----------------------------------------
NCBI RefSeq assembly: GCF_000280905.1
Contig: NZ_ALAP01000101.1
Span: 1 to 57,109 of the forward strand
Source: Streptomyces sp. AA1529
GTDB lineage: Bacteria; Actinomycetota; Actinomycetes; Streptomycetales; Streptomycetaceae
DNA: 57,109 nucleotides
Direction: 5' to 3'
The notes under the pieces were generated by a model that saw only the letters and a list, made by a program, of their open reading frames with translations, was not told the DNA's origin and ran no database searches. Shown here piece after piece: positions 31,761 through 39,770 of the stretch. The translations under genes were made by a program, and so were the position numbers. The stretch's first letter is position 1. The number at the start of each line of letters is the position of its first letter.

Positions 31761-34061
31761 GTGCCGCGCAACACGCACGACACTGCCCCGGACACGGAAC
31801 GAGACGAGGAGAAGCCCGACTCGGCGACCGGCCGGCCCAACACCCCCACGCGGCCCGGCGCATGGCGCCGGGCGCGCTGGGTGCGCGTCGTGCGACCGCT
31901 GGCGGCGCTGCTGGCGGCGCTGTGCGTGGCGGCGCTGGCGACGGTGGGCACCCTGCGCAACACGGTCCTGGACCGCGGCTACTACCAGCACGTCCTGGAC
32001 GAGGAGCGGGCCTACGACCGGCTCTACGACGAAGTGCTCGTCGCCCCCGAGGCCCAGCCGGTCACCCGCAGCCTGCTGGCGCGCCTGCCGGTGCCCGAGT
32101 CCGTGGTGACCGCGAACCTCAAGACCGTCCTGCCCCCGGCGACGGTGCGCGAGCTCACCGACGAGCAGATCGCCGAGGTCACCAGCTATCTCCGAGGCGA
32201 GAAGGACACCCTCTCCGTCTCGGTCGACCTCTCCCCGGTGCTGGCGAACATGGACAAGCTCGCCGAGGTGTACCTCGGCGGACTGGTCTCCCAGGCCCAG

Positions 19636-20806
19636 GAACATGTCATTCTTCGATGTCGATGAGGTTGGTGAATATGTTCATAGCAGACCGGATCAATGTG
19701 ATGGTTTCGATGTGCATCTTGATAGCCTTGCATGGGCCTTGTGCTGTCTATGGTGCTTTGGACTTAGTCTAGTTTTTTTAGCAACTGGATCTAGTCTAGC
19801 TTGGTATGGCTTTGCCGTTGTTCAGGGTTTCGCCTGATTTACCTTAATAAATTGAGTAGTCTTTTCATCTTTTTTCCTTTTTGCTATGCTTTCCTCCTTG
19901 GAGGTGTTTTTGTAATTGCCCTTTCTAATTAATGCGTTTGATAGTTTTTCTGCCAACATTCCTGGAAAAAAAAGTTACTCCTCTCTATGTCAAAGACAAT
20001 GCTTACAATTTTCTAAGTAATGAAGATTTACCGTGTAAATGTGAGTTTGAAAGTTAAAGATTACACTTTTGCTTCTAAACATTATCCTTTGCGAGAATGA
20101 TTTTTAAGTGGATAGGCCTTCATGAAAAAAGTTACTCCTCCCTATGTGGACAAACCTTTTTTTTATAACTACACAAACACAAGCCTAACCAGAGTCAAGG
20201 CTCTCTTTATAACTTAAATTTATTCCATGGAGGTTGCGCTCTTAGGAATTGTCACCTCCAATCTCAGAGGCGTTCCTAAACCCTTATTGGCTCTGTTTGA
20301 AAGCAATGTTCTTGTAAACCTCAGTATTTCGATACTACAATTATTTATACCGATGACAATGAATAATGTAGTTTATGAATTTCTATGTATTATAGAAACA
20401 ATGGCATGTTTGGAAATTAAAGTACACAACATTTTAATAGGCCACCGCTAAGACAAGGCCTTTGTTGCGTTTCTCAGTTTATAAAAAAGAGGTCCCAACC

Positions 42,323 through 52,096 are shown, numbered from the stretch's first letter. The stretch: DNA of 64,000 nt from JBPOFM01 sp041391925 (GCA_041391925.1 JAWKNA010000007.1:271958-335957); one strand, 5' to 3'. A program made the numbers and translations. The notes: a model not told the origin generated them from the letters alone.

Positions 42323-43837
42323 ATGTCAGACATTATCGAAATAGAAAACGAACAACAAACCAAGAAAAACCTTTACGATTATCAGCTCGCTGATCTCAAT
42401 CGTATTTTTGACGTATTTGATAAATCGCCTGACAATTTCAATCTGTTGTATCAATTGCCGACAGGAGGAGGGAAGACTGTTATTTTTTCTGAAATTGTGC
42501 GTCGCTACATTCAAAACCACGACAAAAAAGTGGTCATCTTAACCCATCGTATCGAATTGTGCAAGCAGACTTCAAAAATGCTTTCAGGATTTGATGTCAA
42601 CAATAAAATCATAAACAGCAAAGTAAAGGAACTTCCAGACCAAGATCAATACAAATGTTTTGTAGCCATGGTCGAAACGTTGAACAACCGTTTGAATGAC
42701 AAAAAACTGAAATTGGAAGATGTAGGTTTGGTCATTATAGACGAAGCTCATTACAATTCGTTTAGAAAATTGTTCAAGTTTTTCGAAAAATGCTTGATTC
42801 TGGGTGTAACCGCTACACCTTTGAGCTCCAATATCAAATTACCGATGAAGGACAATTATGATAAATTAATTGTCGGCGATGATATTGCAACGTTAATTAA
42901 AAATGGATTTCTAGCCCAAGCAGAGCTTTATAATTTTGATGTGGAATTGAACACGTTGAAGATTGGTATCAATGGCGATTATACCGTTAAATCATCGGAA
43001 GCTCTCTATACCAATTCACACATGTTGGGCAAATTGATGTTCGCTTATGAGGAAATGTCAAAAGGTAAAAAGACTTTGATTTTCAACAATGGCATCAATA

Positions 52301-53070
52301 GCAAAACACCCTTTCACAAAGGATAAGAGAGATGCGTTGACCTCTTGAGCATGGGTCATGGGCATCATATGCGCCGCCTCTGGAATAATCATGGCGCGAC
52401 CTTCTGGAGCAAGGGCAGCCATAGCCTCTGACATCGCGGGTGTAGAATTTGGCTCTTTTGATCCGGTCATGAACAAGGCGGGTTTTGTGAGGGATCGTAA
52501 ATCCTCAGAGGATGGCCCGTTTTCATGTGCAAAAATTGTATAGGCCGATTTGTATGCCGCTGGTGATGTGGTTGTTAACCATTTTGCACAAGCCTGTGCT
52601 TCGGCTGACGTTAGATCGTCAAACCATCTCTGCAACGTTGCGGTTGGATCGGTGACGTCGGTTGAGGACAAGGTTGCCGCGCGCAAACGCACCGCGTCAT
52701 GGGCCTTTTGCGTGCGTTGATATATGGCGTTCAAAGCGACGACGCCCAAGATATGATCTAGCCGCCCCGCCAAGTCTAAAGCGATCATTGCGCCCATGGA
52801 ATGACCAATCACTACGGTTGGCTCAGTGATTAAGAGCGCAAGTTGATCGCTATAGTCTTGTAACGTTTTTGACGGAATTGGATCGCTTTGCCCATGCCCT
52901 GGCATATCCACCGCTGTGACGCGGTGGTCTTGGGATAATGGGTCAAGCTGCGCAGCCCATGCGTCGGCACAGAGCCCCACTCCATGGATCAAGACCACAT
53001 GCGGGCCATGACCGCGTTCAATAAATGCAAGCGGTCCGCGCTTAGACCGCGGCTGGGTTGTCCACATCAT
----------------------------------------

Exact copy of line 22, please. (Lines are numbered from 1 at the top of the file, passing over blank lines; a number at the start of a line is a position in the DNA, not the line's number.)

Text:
20101 TTTTTAAGTGGATAGGCCTTCATGAAAAAAGTTACTCCTCCCTATGTGGACAAACCTTTTTTTTATAACTACACAAACACAAGCCTAACCAGAGTCAAGG